f = 0 using a damped Newton
|- k . u||=||f(xk)||(5.1)|
|x*||=||xk + d . u||(5.2)|
As is obvious from these considerations, boundary and interface points have to be handled in a different manner compared to points located inside the segments. In a generic device simulator like MINIMOS-NT which can handle an arbitrary number of contacts, segments, and interfaces, efficient handling of these situations is of utmost importance. This is achieved by treating the segments separately from the boundary conditions in such a way that all segment points are treated in the same manner. (5.4) is calculated for all segment points including boundary points. The derivatives of (5.4) for all grid points ( fS) with respect to the solution vector x yield the segment matrix S.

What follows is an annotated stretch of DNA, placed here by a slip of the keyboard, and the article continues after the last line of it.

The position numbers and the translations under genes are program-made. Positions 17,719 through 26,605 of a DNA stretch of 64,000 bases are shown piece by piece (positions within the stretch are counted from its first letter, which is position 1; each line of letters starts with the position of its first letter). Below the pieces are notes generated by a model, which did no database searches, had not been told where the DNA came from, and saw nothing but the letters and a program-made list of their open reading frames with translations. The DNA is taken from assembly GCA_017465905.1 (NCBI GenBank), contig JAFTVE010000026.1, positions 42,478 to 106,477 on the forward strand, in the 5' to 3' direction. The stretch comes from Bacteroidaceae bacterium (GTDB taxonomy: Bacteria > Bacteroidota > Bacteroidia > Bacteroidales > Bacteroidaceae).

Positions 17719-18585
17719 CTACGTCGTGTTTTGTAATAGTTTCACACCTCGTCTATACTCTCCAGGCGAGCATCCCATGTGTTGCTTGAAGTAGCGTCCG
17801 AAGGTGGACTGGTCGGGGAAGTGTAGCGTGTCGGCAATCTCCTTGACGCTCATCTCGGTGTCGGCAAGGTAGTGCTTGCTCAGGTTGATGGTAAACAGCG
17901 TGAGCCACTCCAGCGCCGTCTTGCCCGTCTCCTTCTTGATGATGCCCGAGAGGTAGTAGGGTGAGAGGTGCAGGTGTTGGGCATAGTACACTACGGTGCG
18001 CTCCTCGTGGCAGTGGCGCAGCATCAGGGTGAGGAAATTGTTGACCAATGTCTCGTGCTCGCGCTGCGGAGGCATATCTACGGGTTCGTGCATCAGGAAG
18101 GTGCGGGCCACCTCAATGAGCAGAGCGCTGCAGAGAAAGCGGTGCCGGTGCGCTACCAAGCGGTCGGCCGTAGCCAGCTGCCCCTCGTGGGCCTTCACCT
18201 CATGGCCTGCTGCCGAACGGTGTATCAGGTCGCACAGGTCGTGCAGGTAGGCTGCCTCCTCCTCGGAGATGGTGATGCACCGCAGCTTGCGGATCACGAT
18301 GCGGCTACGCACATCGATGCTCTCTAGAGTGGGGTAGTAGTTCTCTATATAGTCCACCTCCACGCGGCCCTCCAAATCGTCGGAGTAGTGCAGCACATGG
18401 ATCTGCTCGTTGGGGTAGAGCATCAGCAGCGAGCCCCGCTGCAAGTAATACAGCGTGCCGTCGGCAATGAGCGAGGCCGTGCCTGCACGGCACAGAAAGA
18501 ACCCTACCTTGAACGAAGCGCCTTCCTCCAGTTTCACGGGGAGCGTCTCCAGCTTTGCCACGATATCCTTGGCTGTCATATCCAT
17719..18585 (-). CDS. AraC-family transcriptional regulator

The system matrix
(Jacobian) will be assembled from two
parts, namely the direct part
B (boundary models) and the
S (segment models). The latter will be multiplied
by the so called row transformation matrix
B before contributing to
the system matrix
. The same treatment applies for the right hand
|=||B + B . S||(5.7)|
|b||=||bB + B . bS||(5.8)|
The direct part of the system matrix B and the row transformation matrix B are set up by the boundary models, while the transformed part S will be handled by the segment models. B is initialized to be the unity matrix. In the actual implementation only entries different to the unity matrix will be stored. Direct matrix multiplication is avoided by assembling the transformation matrix in a pre-pass. The transformation matrix allows for arbitrary linear combination of the equations found in S and is normally extremely sparse with most of the non-zero entries being 1. For the special case with the main-diagonal entry ti, i = 0, the constitutive relation for grid point i will not contribute to the final constitutive relation i. Another special case is ti, j = tj, j = 1 which simply combines rows i and j of S and adds them to row j of B.